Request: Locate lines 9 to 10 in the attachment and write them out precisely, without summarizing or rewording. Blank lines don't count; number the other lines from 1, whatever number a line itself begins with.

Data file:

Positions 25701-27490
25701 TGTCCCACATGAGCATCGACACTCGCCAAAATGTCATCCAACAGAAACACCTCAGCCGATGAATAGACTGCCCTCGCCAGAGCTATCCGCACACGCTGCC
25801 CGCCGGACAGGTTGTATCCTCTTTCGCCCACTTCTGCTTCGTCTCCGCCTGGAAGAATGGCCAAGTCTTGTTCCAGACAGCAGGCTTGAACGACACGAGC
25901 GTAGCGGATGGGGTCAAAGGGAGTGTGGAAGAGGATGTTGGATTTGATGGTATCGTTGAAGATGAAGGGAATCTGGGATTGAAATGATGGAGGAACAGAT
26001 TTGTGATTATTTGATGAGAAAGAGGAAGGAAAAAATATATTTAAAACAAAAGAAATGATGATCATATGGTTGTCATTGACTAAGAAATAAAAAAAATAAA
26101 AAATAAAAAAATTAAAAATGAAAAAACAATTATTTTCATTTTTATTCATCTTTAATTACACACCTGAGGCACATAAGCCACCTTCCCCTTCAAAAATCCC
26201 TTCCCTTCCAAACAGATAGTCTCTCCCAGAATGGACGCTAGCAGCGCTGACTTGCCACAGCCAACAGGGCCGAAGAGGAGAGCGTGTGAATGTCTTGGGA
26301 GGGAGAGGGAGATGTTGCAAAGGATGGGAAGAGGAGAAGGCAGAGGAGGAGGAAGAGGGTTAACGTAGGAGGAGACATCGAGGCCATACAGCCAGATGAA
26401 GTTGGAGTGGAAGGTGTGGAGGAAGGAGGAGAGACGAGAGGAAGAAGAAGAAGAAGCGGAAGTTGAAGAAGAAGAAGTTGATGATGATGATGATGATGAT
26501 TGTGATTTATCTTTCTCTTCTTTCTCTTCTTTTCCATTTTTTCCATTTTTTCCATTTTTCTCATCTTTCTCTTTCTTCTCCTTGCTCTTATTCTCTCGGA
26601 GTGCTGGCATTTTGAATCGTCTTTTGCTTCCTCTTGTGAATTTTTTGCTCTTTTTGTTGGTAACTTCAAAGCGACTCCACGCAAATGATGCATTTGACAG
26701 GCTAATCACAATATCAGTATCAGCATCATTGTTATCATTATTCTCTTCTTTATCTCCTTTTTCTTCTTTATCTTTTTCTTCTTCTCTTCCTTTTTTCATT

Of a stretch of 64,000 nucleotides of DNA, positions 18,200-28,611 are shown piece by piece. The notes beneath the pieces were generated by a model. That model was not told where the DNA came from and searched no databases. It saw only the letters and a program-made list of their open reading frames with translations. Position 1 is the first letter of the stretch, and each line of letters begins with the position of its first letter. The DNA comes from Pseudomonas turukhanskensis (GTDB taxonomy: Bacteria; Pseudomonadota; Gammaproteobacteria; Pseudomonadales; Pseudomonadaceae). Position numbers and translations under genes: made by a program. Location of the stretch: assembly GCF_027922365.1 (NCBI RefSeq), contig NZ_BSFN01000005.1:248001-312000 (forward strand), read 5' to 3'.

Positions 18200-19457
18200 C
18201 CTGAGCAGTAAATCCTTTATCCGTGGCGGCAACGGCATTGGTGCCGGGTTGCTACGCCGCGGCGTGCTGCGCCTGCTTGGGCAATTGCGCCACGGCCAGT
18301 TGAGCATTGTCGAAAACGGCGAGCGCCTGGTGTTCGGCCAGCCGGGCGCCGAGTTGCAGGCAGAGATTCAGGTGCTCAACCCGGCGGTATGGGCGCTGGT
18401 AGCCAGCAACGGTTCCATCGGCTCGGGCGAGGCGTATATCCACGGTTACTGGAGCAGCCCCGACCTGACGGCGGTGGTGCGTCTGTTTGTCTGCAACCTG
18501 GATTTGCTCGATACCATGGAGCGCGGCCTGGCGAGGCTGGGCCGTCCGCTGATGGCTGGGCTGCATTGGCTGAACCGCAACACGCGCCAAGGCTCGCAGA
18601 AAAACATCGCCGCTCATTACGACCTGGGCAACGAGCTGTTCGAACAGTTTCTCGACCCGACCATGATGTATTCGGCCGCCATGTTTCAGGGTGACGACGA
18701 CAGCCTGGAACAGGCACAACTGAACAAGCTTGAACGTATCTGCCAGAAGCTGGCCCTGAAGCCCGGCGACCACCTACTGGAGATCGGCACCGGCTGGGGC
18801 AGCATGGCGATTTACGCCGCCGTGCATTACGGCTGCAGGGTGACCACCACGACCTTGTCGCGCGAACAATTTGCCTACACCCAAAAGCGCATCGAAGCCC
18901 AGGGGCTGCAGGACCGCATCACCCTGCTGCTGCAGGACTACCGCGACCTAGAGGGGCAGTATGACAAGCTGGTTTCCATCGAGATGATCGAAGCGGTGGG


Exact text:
26401 GTTGGAGTGGAAGGTGTGGAGGAAGGAGGAGAGACGAGAGGAAGAAGAAGAAGAAGCGGAAGTTGAAGAAGAAGAAGTTGATGATGATGATGATGATGAT
26501 TGTGATTTATCTTTCTCTTCTTTCTCTTCTTTTCCATTTTTTCCATTTTTTCCATTTTTCTCATCTTTCTCTTTCTTCTCCTTGCTCTTATTCTCTCGGA